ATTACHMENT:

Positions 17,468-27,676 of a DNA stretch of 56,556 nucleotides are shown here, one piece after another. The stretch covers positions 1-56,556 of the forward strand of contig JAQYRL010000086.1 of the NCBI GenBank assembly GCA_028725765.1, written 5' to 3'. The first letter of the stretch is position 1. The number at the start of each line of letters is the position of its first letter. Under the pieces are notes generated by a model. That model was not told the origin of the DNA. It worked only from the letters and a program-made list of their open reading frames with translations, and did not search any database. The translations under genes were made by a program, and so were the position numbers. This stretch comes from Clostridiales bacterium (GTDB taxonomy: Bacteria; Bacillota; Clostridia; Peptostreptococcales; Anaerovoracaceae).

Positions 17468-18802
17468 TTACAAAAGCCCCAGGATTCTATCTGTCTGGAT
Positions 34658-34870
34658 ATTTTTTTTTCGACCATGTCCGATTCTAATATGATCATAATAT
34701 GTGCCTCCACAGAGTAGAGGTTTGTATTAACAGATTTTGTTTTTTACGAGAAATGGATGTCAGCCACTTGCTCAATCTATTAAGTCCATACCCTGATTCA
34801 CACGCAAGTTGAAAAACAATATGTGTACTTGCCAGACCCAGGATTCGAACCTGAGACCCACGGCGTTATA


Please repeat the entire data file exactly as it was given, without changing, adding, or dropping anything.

Positions 17,468-27,676 of a DNA stretch of 56,556 nucleotides are shown here, one piece after another. The stretch covers positions 1-56,556 of the forward strand of contig JAQYRL010000086.1 of the NCBI GenBank assembly GCA_028725765.1, written 5' to 3'. The first letter of the stretch is position 1. The number at the start of each line of letters is the position of its first letter. Under the pieces are notes generated by a model. That model was not told the origin of the DNA. It worked only from the letters and a program-made list of their open reading frames with translations, and did not search any database. The translations under genes were made by a program, and so were the position numbers. This stretch comes from Clostridiales bacterium (GTDB taxonomy: Bacteria; Bacillota; Clostridia; Peptostreptococcales; Anaerovoracaceae).

Positions 17468-18802
17468 TTACAAAAGCCCCAGGATTCTATCTGTCTGGAT
Positions 34658-34870
34658 ATTTTTTTTTCGACCATGTCCGATTCTAATATGATCATAATAT
34701 GTGCCTCCACAGAGTAGAGGTTTGTATTAACAGATTTTGTTTTTTACGAGAAATGGATGTCAGCCACTTGCTCAATCTATTAAGTCCATACCCTGATTCA
34801 CACGCAAGTTGAAAAACAATATGTGTACTTGCCAGACCCAGGATTCGAACCTGAGACCCACGGCGTTATA